Although my passion and love of motor racing was born in Italy—at Monza during the 1969 Italian GP—my first real introduction to the sport was at Goodwood Racing Circuit, in England, a few years later. In Italy, at that time, we lost many things, including our identity, with motor racing. Yes, we have Ferrari, but no opportunities like England. It was a big decision for me, but I was following my dream. At the station, I called my father. I told him I was in London, he didn’t believe me and said, “Don’t be so stupid, come home.” I tried to convince him where I was, we had a fight over the phone, he was not happy with me. As I say, I had to follow my dream. Eventually, he came to understand. In this world there are drivers with money, but do they have a passion? Perhaps not. There are still openings for drivers who are passionate. I believe if you want something bad enough you can get it. Yes, we lose some drivers through a lack of money, but do they lack passion too? You have to ask that question. I believe if you have determination to succeed and make the necessary sacrifices, whatever your walk in life, you can succeed. Motor racing doesn’t just ask the question, how fast are you, it also asks how committed are you and how strong is your character?
My motor racing took a natural step from the lower formula cars and slowly climbing the ladder, obviously the aim, as for every young driver, was Formula One, especially driving in my home Grand Prix at Monza; but you have to remember that there are only 22 drivers, or so, on that Formula One grid during any year. It was the same in my day. Along my journey, I must admit to making some mistakes, probably many. I was also meeting some of the worst people in motor racing, as well as some of the best. One of the people who I was able to meet and race for was Rocky Augusta, of the famous Italian Augusta family. We formed a great bond and a relationship over a number of years and were like brothers. It was amazing to see how he dealt with financial issues around his motor racing, in that £50,000 was no problem for new gearboxes, or engines, but ask for £15 for expenses and there’d be a three-hour meeting! I was put in charge of the Augusta Racing Team and Rocky gave me full control over the day-to-day running. I wore many hats in that role—team manager, PR, sponsorship organizer, driver, driver coach and many more. Our dream year was 1996 racing in the BPR Championship organized by Stephane Ratel and the S2 class of the SCCA World Challenge. Our car was a beautiful 6.3-liter V8 Callaway Corvette, just a super, fantastic car with a normally aspirated engine rather than turbocharged. It had been a very long season having to split my time between America and racing in Europe. I’d had a couple of wins and podium places throughout the season and I was in the mix to become champion. To this point, it had been a very rewarding championship because it was so difficult to achieve. Going into the last race I was very nervous because I had everything to lose. I was very aware of the points battle throughout the race, but my crew kept me informed of my championship position over the radio. Like the beginning of my career, I just took my time and was patient. So, finishing 3rd won me the 1996 World Challenge S2 class Drivers Championship title, as well as the Red Line Oil Rookie of the Year Award. That car was just a dream to drive all season, and the final race of the season at Sonoma, California was so very special.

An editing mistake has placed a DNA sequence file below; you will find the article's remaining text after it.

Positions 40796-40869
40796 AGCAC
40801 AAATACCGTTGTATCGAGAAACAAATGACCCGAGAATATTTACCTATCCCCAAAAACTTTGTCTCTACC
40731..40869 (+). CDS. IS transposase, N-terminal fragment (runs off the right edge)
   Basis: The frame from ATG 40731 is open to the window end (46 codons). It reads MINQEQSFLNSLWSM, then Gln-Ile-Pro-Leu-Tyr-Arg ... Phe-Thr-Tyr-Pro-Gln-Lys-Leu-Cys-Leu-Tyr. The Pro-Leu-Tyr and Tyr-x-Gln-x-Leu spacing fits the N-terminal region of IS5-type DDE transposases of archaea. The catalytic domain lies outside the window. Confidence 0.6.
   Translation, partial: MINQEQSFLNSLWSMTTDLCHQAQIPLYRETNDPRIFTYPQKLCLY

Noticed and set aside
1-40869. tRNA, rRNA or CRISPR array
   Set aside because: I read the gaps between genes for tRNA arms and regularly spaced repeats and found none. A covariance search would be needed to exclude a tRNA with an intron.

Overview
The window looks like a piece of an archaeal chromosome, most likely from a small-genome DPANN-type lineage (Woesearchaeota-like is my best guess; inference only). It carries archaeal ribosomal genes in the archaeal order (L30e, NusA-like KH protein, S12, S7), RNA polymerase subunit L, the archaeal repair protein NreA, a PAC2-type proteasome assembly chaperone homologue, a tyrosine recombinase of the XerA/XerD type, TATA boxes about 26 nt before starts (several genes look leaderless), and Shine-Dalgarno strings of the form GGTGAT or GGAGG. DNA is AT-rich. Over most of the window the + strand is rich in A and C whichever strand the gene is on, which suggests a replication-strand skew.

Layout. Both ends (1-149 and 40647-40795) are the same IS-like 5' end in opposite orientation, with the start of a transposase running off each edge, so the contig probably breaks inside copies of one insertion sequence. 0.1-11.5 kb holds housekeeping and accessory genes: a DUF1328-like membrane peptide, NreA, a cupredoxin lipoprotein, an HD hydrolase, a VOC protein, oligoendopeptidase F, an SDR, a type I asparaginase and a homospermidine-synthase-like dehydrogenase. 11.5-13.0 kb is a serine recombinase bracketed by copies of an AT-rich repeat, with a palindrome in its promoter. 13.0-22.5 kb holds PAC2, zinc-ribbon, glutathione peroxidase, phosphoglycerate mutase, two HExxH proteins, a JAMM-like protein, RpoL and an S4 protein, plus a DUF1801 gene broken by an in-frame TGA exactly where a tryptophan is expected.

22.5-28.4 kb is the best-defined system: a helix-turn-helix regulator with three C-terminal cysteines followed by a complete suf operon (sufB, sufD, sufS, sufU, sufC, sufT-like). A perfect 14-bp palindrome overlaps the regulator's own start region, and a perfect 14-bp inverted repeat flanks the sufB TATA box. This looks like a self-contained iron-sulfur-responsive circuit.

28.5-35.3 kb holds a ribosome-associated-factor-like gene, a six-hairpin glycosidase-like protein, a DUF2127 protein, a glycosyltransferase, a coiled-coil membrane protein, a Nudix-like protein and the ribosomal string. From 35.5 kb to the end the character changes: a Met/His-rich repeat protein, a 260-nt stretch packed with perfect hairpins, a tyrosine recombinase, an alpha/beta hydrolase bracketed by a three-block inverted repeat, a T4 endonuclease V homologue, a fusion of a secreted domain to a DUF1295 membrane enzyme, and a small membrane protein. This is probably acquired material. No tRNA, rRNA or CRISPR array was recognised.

Become a Member & Get Ad-Free Access To This Article (& About 6,000+ More)
Access to the full article is limited to paid subscribers only. Our membership removes most ads, lets you enjoy unlimited access to all our premium content, and offers you awesome discounts on partner products. Enjoy our premium content.